Mat 6:8 “So do not be like them; for your Father knows what you need before you ask Him.

    Mat 6:9 “Pray, then, in this way: ‘Our Father who is in heaven, Hallowed be Your name.”

    Jesus didn’t say to ask anyone to pray for you but for you to go directly to the Father. This is a command, not a suggestion. Fact is, no where in scripture are we told to ask others to pray on our behalf, but we, as children, go directly to the Father!!! My heart breaks for those who feel they can’t do this when this is the only instruction we have in scripture, and I think it is a travesty that the Catholic church encourages people to do this.

    I have no goal but true Biblical Christianity. I have no goal but to honor God, not man. I have no goal but to do what scripture commands…

    2Ti 4:2 preach the word; be ready in season and out of season; reprove, rebuke, exhort, with great patience and instruction.

    2Ti 4:3 For the time will come when they will not endure sound doctrine; but wanting to have their ears tickled, they will accumulate for themselves teachers in accordance to their own desires,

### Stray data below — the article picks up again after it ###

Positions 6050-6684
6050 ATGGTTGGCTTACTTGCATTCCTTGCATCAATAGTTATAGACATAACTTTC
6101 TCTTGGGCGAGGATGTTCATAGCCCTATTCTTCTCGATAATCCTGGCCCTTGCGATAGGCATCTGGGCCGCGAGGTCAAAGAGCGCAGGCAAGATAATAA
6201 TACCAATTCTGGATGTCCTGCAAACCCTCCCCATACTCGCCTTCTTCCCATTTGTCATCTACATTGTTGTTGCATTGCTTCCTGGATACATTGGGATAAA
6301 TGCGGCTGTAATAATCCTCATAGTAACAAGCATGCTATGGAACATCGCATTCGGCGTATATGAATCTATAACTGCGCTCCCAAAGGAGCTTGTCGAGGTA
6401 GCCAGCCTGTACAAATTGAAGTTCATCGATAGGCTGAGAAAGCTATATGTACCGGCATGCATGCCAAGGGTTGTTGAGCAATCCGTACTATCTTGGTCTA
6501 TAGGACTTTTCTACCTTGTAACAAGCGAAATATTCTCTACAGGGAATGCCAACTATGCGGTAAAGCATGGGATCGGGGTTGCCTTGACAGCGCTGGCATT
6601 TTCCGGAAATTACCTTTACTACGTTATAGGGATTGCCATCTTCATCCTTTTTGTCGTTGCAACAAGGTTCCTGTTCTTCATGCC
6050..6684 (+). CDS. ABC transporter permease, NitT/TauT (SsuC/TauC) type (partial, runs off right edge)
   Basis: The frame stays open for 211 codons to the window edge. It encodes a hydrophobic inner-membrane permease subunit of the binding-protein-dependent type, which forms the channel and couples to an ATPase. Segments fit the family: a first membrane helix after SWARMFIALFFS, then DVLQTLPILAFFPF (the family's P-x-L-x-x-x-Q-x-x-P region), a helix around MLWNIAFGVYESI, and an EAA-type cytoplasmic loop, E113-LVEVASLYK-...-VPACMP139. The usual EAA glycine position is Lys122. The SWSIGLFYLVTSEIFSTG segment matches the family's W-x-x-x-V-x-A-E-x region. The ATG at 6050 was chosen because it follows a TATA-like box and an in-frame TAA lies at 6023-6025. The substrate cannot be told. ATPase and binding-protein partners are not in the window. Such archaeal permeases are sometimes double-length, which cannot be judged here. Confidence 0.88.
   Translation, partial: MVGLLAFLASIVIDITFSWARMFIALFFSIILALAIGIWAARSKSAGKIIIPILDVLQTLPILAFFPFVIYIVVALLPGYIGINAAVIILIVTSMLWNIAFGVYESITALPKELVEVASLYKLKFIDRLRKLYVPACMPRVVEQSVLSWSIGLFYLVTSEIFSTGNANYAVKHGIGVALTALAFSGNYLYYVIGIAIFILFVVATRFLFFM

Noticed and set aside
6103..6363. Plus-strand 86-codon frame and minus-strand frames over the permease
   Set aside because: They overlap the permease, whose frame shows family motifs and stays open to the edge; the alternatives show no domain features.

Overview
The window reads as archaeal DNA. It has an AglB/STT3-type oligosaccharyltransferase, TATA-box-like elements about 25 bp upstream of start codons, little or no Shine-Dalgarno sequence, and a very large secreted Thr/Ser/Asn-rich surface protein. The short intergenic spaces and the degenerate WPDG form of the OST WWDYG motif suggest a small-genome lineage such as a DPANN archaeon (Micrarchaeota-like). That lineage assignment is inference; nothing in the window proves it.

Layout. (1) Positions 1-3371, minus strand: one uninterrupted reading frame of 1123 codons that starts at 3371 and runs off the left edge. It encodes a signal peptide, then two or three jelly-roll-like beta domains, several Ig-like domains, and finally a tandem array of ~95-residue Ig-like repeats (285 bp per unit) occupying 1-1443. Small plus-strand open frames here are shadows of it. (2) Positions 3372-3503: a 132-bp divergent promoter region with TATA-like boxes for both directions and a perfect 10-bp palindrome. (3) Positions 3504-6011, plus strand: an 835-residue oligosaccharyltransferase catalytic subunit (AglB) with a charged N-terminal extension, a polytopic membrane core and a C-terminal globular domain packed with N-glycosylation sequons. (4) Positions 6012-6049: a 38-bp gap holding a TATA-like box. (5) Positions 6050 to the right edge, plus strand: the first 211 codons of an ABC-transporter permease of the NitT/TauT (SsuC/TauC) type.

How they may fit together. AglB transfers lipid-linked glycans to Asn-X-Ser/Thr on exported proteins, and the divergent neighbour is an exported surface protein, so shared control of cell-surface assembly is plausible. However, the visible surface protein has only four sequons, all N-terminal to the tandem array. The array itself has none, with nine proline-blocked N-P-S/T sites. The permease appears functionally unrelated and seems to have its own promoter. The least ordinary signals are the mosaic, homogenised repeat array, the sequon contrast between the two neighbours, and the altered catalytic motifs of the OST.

2Ti 4:4 and will turn away their ears from the truth and will turn aside to myths.



  • I never denied that God is the God of the living. I just question why you think the living can be omnipresent and hear the petitions of Catholics all over the world, when only God is able to do that. And just FYI I have studied the Bible on a scholarly level since 1981. And thank you for calling me a kid – I do have child like faith 🙂 Blessings!

  • Dominic

    Mary actually can give direct help by giving graces to those who ask. According to the teaching of the Church, God chose Mary to be the channel of grace to us, her children, so whatever have we receive comes through her hands.

  • In the earliest teachings of the Church found in the New Testament, all the benefits from the Father flow into us through Christ’s Spirit within us. This is how we get access to the Father. In Jesus, there is all of the fullness of the Godhead bodily. This is why the man Christ Jesus is the one mediator between the Father and us. Christ’s Spirit is the only one that can inhabit us for this function.

  • James Lancaster

    The fundamental assumption that you made was that Christ does not share in His salvific work with anyone. I assume that you do not believe this because Christ told us to “go out and make disciples of all the nations”, and in such shares in this salvific task with us. If He does with us, why do we assume that he doesn’t share that with the Saints in Heaven?

  • James Lancaster